The Big Read Blog (Archive)

Talking with Jack London

Washington, DC

Profile relief portrait of Jack London, by sculptor Finn Haakon Frolich from Library of Congress collection

Jack London's life was as adventurous as---if not moreso---the many heroes (and villains) he so nimbly sketched. As his friend Anna Strunsky remarked circa 1917, "Who that ever knew him can forget him?...He was youth, adventure, romance." Needless to say, London had a few opinions about the way one should adventure through life. Here's some advice---in London's own words.

"I took with me certain simple criteria with which to measure. That which made for more life, for spiritual and physical health was good; that which made for less life, which hurt, dwarfed, and distorted life, was bad." (from People of the Abyss)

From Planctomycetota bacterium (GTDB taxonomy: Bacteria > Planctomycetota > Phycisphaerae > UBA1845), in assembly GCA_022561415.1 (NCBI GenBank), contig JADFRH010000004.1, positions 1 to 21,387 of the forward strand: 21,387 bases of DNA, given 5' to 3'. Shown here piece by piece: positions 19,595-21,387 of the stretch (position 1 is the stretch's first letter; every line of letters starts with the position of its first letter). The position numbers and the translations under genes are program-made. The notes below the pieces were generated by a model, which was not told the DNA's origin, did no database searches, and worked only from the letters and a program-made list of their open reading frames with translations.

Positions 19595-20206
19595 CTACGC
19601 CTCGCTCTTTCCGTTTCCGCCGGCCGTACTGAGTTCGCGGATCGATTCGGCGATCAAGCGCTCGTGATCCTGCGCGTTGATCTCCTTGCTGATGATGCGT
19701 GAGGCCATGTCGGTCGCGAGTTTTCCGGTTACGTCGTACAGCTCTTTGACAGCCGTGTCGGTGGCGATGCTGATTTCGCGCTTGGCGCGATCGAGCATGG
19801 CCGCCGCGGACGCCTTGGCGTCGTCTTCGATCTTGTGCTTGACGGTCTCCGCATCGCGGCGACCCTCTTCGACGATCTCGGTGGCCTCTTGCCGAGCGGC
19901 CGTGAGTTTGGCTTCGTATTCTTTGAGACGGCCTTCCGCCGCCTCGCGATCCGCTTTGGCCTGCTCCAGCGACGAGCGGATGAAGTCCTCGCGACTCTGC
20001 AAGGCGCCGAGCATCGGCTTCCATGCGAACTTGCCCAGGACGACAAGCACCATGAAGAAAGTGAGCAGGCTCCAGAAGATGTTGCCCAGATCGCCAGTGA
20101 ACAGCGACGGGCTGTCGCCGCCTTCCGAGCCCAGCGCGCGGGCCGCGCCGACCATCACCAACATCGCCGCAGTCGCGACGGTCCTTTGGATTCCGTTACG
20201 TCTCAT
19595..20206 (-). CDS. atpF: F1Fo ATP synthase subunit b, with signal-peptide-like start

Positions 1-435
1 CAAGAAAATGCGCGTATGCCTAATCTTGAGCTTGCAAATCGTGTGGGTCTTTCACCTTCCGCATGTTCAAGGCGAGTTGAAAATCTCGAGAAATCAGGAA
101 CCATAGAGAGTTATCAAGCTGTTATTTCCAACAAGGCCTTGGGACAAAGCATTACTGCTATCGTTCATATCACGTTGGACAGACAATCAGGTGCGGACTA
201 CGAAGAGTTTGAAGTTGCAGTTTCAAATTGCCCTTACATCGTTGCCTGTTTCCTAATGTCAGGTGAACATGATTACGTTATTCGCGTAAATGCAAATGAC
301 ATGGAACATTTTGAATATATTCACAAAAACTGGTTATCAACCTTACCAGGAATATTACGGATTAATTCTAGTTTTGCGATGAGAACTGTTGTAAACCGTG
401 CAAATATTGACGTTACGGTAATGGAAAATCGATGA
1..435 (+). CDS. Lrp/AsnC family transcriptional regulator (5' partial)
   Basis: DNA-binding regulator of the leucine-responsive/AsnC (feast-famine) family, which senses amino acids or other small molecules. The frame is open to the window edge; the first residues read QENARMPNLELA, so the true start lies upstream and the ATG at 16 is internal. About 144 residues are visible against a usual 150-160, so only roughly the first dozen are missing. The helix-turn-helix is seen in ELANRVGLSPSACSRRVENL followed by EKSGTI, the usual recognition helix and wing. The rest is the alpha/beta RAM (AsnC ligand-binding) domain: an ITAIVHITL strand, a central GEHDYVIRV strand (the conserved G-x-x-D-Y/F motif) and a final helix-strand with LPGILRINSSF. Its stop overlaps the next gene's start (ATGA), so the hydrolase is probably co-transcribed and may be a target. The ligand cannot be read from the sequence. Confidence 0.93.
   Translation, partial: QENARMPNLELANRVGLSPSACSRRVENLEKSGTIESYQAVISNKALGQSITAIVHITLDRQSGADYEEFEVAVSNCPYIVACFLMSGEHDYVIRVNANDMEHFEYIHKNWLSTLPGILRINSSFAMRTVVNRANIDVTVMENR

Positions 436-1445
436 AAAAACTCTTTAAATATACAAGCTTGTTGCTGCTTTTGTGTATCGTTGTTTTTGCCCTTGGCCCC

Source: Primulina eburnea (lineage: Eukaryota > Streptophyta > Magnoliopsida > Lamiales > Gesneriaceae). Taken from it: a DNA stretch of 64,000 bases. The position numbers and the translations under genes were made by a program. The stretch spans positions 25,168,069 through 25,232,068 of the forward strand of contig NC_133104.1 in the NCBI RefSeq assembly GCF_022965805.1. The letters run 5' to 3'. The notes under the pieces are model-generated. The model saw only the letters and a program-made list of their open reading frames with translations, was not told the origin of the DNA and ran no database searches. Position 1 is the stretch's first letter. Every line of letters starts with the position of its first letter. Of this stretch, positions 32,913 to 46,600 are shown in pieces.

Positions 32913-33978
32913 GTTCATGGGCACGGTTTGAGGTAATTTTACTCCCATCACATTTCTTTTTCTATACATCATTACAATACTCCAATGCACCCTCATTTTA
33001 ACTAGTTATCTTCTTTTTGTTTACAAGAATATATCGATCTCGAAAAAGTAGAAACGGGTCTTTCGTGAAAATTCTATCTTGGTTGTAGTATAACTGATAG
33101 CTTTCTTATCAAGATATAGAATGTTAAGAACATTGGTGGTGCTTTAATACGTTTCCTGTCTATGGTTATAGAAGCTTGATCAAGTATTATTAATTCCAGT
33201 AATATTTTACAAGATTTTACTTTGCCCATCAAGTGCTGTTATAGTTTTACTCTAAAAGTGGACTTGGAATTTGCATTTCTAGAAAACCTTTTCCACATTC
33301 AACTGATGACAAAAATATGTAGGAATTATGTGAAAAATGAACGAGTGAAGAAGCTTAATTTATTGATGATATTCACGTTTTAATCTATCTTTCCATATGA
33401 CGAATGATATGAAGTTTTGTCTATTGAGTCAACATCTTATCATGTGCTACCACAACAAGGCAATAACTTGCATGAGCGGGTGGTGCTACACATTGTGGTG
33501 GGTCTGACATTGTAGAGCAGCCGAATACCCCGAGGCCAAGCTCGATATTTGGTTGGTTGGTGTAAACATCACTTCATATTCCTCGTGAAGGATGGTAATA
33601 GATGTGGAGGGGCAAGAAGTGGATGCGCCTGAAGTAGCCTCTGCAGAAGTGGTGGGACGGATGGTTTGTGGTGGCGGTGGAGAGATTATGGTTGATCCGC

"Never a night (whether I have gone out or not), but the last several hours are spent in bed with my books. All things interest me---the world is so very good." (from a letter to his publisher, 1900)

"No man ever became great who did not achieve the impossible. It is the secret of greatness?But not only must he do the impossible, he must continue to do it?" (from "The Question of a Name")

"Let us be very humble. We who are so very human are very animal." (from "The Other Animals")

"It was in the Klondike that I found myself. There nobody talks. Everybody thinks. You get your true perspective. I got mine." (from The Star Rover)

Visit The Big Read website to learn more about Jack London and The Call of the Wild.

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